appeared not British, but German Tiger tanks supported by bicycle troops.
Nissenthall and the Canadians ran off in panic as the enemy opened fire.
Many fell en route back to Pourville, including another three of the
sergeant's bodyguards.

The Canadians in Pourville were at a last ditch stand while slow moving
landing craft were meat for German guns on the heights, did what they could
to recover survivors. As casualties mounted and the defence perimeter
shrank, Nissenthall's escorts remained under orders to kill him if capture
seemed imminent. He also had a cyanide pill he had been given to suicide.

The escort destroyer HMS Brocklesby moved toward the beach, laying down a
smoke screen to protect the milling landing craft. The warship's 4-inch guns
unleashed an inferno at one major source of German fire, and a section of
nearby chalk cliff blew apart. A silence followed as other enemy guns
stopped firing so as not to attract the ship's attention. The beleaguered
Canadians  took advantage of the lull to race across 200 metres of open
ground to the sea. Nissenthall and his bodyguards joined them.

The Germans opened fire anew from nearby houses, the high ground and the sea
wall over which the Canadians had leaped. Discarding their helmets and gear
as they ran past the wounded placed beneath the sea wall, the men splashed
into the water. The sergeant and his one remaining bodyguard, miraculously
un-hit by the hail of lead, dived beneath the surface and swam underwater as
long as they could. Lungs bursting, they surfaced and continued seaward
toward the landing craft popping in and out of the dark smoke screen.. Shell
bursts pursued the boat into the smoke..

As the boat emerged from the billowing murk, two enemy fighters set it upon.
Nissenthall saw this, "the most frightening episode of the whole raid."
German 20mm cannon shells slammed against the small craft's sides, and it
began to take on water. The battered craft slowly sank, even as its
exhausted occupants were being hauled aboard an escort destroyer.

With the destroyer bringing up the rear, a variety of smaller vessels turned
towards England, away from the French coast. German air attacks continued as
the scruffy flotilla crossed the Channel, devastating the numerical
outnumbered British Supermarine Spitfires and Hawker Hurricanes.

Operation Jubilee was a expensive disaster. Inadequate supporting fire and a
delay in landing the tanks, had preordained failure. More than 3,600 men in
the invading force were killed, wounded or taken prisoner. The Royal Navy
incurred another 550 casualties and lost a destroyer and 33 landing craft.
The RAF lost 106 aircraft to the Luftwaffe's 48. German ground losses were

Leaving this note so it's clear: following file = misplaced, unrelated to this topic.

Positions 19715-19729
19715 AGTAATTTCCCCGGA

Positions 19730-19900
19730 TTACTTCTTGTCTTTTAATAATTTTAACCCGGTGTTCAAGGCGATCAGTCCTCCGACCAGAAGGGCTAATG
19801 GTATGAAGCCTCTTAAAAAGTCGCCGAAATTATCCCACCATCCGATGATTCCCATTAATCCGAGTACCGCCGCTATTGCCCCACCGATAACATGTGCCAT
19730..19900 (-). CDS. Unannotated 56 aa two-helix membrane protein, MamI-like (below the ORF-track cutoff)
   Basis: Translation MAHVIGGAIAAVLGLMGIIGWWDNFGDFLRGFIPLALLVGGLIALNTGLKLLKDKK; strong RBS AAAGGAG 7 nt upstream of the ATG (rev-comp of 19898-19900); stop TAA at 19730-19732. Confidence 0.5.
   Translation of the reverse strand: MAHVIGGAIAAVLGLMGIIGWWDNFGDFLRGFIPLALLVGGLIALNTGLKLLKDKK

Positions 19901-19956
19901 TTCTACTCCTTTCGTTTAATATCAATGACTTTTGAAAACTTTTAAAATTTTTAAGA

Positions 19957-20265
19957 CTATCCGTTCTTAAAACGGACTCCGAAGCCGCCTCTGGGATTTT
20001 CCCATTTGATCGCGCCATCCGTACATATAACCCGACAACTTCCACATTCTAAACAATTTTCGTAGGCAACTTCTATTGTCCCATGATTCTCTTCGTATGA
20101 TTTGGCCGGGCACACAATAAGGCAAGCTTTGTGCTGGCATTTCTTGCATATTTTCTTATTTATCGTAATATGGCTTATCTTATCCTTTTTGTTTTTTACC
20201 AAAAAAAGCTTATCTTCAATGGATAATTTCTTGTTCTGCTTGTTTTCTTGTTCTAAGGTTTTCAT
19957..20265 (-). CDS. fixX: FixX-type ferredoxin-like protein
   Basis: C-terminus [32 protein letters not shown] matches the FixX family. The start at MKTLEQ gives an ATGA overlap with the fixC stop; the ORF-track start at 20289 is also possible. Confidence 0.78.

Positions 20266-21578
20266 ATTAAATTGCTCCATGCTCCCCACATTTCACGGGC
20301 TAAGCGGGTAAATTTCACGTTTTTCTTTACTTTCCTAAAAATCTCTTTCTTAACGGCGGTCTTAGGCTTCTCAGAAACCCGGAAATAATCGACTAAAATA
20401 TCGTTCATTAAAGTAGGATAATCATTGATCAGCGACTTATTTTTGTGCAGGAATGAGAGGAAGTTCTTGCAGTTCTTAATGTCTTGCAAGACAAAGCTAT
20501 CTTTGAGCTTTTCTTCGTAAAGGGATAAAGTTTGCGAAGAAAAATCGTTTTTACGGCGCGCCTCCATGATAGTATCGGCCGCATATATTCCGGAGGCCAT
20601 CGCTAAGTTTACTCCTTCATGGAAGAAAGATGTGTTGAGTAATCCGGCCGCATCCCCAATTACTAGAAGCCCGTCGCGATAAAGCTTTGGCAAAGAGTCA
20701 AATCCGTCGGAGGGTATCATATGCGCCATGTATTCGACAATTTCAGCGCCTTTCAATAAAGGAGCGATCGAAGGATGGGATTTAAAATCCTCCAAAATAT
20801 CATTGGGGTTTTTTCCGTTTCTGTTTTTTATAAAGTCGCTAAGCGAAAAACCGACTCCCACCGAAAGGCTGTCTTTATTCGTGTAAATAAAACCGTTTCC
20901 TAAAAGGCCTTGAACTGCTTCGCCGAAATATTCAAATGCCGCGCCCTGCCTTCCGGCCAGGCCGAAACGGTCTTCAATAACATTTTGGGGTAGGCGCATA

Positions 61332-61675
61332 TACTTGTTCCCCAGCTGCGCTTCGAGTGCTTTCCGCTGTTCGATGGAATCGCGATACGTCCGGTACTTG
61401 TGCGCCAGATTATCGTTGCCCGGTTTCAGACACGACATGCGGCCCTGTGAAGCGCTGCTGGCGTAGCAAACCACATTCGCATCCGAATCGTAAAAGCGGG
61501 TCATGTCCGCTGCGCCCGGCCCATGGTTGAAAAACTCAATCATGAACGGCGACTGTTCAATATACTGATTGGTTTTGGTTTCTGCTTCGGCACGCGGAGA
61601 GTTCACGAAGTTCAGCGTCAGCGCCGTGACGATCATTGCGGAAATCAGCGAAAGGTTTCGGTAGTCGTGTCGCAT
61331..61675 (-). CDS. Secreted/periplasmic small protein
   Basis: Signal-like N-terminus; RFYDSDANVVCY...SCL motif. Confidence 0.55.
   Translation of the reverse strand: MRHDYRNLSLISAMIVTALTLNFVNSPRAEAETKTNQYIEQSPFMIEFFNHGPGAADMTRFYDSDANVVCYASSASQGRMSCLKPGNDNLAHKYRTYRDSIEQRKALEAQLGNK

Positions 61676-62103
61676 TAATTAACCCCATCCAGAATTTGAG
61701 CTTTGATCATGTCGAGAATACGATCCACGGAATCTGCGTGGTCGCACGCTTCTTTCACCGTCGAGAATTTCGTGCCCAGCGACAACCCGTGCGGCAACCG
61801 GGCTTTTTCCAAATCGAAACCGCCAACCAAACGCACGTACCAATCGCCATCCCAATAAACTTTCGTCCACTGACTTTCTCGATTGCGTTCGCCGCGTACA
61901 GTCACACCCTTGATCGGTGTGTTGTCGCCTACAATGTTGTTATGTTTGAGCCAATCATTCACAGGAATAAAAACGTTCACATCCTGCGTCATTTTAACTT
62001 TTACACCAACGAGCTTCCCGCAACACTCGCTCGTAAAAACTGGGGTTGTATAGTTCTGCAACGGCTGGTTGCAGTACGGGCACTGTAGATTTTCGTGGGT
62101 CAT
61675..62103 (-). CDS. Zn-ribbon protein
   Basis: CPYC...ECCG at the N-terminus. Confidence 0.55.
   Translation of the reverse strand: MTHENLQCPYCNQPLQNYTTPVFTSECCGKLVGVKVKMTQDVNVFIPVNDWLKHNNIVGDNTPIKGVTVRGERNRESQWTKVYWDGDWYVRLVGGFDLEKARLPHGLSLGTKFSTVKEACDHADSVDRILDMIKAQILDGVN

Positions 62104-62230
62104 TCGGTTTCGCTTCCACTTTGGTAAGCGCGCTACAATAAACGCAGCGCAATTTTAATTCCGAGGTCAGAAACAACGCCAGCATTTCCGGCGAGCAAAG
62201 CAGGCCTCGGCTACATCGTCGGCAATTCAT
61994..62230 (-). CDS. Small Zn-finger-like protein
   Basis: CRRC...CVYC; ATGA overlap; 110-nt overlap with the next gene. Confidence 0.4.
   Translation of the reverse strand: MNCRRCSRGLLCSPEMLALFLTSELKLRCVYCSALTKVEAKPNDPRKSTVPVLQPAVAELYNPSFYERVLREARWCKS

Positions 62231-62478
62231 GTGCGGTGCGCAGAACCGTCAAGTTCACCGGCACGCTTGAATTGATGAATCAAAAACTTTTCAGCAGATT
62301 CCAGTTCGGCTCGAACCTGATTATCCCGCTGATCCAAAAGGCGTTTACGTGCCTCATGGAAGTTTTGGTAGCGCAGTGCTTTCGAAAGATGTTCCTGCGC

591.  Combined Operations Command Chief Lord Louis Mountbatten, from the
safety of England stated, "the successful landing in Normandy (6 June 1944)
was won on the beaches of Dieppe," was an attempt to justify a poorly planed

Nissenthall disembarked at Newhaven late that 19August night. The next
morning he purchased a ticket and took commuter train to London. There, he
reported to the Air Ministry building for a full debriefing. In his own
words, "dirty, dishevelled and unshaven". Nissenthall. Had not been able to
examine the Freya firsthand and return with its innards, he had, however in
severing the telephone lines had provided the Allies with priceless
information. The British listening to the temporarily open German radio
plotting that directed Luftwaffe interceptors, learned much about both enemy
aircraft control methods and the performance of the key Freya radar. One
result was the creation of suitable jamming equipment, a task assigned to

Nissenthall was considered for a Victoria Cross but in the then class ridden
Britain with the stress on who you father was it would have been an anathema
to award this honour to an emigrant Polish Jew's son.

Two Canadian and one Essex Scot Sinclairs were among those who lay dead.
This was no victory. It was a study in Canadian valour and a lesson in poor

An eye witness, who at 66 run a local tabac told me that as a child of
almost 7 he saw from his Dieppe flat window some of the fighting.  As his
memory serves him he looked out the window and remarked to his father "the
English have lady soldiers." referring to men in kilts.  His father replied,
"those are not ladies, they are devils"

Nissenthall for 25 years did not speak of Dieppe the Official Secrets Act
ensured his silence. When the war over he married, changed his name to
Nissen and moved to South Africa.

Years after the war's end, the Company A commander, who had been captured at
Pourville, met Nissen. They spoke of Dieppe the former captain told Nissen
that he had found the order he had received regarding his "spook" so
repulsive that he had put it out of his mind for 20 years and then
questioned if it had been a figment of his imagination. "Could you, would
you have shot me?" asked Nissen.

The Canadian's quietly spoken unadorned answer, plain and simple, hung in
the thickening air between the two men,